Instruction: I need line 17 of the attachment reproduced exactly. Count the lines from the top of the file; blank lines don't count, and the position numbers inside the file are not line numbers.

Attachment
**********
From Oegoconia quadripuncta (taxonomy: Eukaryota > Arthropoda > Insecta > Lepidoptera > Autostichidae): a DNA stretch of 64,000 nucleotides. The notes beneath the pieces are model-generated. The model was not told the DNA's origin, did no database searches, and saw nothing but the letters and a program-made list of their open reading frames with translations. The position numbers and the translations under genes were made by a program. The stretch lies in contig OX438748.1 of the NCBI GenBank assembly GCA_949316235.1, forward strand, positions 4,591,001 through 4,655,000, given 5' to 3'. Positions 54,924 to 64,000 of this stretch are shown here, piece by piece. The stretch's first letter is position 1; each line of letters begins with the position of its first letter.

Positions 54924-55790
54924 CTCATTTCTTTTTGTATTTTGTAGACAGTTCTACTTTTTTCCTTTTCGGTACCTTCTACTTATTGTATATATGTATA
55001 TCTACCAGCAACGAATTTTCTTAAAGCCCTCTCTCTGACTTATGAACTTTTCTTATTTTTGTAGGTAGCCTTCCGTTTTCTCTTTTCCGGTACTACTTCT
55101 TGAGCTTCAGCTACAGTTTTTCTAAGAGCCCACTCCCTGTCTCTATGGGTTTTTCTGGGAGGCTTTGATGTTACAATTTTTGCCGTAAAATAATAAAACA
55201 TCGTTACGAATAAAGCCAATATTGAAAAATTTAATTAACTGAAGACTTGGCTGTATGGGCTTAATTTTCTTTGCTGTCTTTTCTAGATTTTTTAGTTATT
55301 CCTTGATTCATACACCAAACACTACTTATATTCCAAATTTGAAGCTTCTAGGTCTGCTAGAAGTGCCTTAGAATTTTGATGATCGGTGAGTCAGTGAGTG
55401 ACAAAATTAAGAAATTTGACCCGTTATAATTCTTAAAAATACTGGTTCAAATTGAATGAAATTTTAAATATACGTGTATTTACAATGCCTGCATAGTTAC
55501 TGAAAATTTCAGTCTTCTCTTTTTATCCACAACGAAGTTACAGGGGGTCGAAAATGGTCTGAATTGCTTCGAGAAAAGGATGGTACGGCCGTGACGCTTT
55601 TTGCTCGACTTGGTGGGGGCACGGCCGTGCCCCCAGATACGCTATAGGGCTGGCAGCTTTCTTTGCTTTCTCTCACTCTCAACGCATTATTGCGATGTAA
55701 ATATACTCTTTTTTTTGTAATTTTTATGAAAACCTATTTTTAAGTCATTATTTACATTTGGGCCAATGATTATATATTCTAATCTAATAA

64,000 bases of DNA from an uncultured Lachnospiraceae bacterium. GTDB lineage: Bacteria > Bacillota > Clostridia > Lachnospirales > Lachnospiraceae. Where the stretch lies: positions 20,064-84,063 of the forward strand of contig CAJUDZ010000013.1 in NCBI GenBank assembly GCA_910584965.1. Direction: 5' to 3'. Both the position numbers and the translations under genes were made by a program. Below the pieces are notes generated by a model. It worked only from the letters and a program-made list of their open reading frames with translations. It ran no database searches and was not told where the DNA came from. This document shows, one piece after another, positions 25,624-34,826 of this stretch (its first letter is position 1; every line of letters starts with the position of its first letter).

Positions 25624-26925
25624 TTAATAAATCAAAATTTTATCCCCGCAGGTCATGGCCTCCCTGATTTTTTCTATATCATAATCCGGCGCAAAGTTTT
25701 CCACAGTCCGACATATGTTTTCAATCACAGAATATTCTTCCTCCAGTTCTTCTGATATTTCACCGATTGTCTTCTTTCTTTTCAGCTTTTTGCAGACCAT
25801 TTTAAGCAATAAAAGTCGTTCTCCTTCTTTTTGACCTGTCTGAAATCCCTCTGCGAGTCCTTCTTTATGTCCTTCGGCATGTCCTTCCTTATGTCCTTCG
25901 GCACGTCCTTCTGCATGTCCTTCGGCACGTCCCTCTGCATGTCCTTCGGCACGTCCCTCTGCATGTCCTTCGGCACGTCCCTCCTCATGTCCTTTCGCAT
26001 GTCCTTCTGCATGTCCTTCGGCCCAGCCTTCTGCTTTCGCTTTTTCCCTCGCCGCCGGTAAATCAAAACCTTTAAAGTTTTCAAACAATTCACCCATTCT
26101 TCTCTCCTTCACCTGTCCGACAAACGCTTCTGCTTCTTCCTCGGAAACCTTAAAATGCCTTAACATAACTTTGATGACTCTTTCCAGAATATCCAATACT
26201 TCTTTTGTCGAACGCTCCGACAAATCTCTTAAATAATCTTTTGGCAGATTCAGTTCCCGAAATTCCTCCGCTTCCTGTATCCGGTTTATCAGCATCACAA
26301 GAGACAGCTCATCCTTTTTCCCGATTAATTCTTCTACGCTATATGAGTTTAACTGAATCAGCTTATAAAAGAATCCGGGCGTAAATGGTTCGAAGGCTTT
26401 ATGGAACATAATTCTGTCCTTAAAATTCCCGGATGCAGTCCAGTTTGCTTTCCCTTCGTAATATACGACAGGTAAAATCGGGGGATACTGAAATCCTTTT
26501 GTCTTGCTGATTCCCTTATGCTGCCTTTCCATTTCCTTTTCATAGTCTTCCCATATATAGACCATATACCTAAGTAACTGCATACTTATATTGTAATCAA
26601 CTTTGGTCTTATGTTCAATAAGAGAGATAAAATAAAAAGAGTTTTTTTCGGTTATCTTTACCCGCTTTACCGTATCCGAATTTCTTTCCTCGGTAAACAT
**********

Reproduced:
25901 GCACGTCCTTCTGCATGTCCTTCGGCACGTCCCTCTGCATGTCCTTCGGCACGTCCCTCTGCATGTCCTTCGGCACGTCCCTCCTCATGTCCTTTCGCAT